Four Seasons Resort Tamarindo, México
Blending into the spectacular unspoilt landscape, this resort respects nature and supports artisans.
Creating a hotel on a pristine coastal reserve that for centuries has been completely off the grid demanded careful handling to fulfil a commitment to preserve the natural landscape, celebrate Mexico’s rich heritage and provide the ultimate luxury travel experience. That was what Four Seasons required of the special development on a private peninsula on the Pacific coast surrounded by more than 3,000 acres of verdant jungle that would connect guests to Mexican culture in an outstanding nature experience.
Architects Victor Legorreta, Mauricio Rocha and Mario Schjetnan – who formed the firm LegoRocha specifically for this project – along with Uribe Krayer and Nodo Taller – envisioned a resort that blends seamlessly into the peninsula’s unique topography, supports rewilding practices and creates a perfect balance between the comforts of indoors with the exceptional outdoor opportunities offered.
The 157-room resort blends into the landscape. The team studied the terrain’s curves so that they could insert the buildings while respecting the reserve, which allows for breath taking ocean views from towering cliffs.
The contemporary architecture and interior design blend with the natural surroundings and showcases local materials and textiles. The teams created an architectural look and feel that is authentically Mexican, with elements of pre-Hispanic culture, colonial heritage, and contemporary local architecture seen throughout. It features many surprises as a sense of mystery is common in Mexican architecture. It is an architecture that is about emotions, one that makes you discover it as you walk through it.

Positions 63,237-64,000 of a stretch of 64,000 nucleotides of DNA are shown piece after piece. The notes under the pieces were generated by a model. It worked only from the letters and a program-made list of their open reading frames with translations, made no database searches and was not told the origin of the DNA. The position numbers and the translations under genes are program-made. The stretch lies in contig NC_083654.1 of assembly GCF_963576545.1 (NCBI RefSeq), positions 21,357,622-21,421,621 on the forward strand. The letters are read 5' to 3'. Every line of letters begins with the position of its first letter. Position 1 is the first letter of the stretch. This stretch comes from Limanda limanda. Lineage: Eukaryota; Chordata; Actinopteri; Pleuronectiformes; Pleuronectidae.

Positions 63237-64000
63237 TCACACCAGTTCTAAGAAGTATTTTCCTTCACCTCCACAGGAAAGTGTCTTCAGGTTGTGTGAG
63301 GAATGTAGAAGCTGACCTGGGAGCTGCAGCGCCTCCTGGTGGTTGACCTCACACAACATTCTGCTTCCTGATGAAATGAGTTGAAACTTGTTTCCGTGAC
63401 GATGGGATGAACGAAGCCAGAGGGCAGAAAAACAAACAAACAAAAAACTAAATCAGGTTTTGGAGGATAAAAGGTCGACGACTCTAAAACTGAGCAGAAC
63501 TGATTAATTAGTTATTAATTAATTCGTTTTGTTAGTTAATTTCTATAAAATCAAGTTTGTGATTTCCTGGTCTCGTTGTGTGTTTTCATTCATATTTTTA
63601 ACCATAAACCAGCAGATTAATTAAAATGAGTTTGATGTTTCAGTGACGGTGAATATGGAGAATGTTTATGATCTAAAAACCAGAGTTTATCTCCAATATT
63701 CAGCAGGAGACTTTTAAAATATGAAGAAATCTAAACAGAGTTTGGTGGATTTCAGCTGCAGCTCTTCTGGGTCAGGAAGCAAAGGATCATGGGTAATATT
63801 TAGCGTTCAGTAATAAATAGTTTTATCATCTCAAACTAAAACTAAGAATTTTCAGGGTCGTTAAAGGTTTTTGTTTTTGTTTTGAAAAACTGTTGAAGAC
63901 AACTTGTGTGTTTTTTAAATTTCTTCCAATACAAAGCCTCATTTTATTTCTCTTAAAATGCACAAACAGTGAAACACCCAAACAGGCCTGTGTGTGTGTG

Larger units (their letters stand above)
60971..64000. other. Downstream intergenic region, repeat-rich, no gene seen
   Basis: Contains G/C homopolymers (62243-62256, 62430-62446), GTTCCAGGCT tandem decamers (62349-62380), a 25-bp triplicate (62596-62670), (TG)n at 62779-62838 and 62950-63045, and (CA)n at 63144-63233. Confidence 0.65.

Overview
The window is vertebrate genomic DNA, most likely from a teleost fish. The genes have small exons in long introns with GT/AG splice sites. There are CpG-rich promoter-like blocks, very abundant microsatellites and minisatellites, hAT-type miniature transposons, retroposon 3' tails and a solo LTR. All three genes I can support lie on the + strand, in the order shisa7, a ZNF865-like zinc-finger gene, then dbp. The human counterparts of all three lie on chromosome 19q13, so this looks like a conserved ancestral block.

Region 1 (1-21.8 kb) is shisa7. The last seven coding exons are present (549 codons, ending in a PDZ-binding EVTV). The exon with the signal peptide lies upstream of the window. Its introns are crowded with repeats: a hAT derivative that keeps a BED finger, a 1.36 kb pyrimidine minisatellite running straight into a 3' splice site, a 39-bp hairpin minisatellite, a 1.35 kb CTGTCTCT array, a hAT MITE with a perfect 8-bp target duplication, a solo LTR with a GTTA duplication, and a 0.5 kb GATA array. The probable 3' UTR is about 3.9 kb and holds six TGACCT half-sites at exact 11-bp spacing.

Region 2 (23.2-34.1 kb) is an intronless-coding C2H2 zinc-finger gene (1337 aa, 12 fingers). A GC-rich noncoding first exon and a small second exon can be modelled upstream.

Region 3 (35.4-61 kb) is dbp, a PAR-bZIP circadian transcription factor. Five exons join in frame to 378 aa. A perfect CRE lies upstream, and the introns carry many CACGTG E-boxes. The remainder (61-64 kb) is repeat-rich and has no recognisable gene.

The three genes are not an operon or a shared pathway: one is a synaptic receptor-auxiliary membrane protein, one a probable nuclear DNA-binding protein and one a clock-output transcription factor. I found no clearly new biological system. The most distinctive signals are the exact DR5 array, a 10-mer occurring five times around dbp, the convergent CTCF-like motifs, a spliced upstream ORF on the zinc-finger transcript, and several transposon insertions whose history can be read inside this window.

Lead interior designers were Uribe Krayer and Estudio Esterlina, landscaping is by Mario Schjetnan, and restaurant designers were Esrawe Studio and Bibiana Huber. Mexico City-based designer Kris Goyri created employee fashion.
The resort features work by incredible artisans from all areas of Mexico. The team is working with philanthropic alliances and organisations, such as Ensamble Artesano and Taller Maya to protect pre-Hispanic culture, support Mexican artisans and offer financial recognition. Both organisations´ craftsmanship is reflective of Mexico’s incredible abundance of beautiful, handcrafted fabrics and art.
A boutique features many handcrafted items as reminders of the beautiful pieces used throughout the resort.
For the architecture to be timeless, and to embrace the elements, the teams chose local stone laid by artisans using pre-Hispanic methods. A cement was created to match the colour of sand on the beach below and with a distinct finish compatible to the environment. It was important to work with materials that behaved well in the salt air and that complimented the natural surroundings. Cement, lava rock and wood are seen throughout the project – all organic and commonly used in this region of Jalisco.
“In Tamarindo, we are creating a new resort experience that is deeply connected both physically and spiritually with its surroundings,” said Vince Parrotta, Four Seasons president, hotel operations – Americas West. “Working closely with our visionary owner partners and myriad local and regional designers and artisans, we are offering something entirely new. To put it simply, if you think you know Mexico, you haven’t been to Tamarindo.”